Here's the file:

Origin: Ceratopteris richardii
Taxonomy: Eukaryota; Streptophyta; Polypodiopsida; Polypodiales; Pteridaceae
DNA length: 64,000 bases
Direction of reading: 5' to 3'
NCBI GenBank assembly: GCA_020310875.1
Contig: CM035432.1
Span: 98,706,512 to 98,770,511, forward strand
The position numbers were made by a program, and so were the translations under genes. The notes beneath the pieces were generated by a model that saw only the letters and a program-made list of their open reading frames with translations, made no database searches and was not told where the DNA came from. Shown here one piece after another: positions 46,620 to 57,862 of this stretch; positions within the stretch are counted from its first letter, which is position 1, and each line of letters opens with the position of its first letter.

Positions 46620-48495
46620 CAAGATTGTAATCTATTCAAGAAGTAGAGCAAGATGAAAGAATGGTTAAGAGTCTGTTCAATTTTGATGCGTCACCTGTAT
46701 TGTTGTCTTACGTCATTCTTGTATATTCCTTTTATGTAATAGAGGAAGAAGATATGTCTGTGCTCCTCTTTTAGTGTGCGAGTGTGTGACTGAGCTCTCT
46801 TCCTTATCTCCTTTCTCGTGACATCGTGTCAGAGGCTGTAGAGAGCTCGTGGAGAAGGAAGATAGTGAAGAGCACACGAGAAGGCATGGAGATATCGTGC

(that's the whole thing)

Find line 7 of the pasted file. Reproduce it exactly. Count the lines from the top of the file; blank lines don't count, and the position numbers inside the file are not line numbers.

Span: 98,706,512 to 98,770,511, forward strand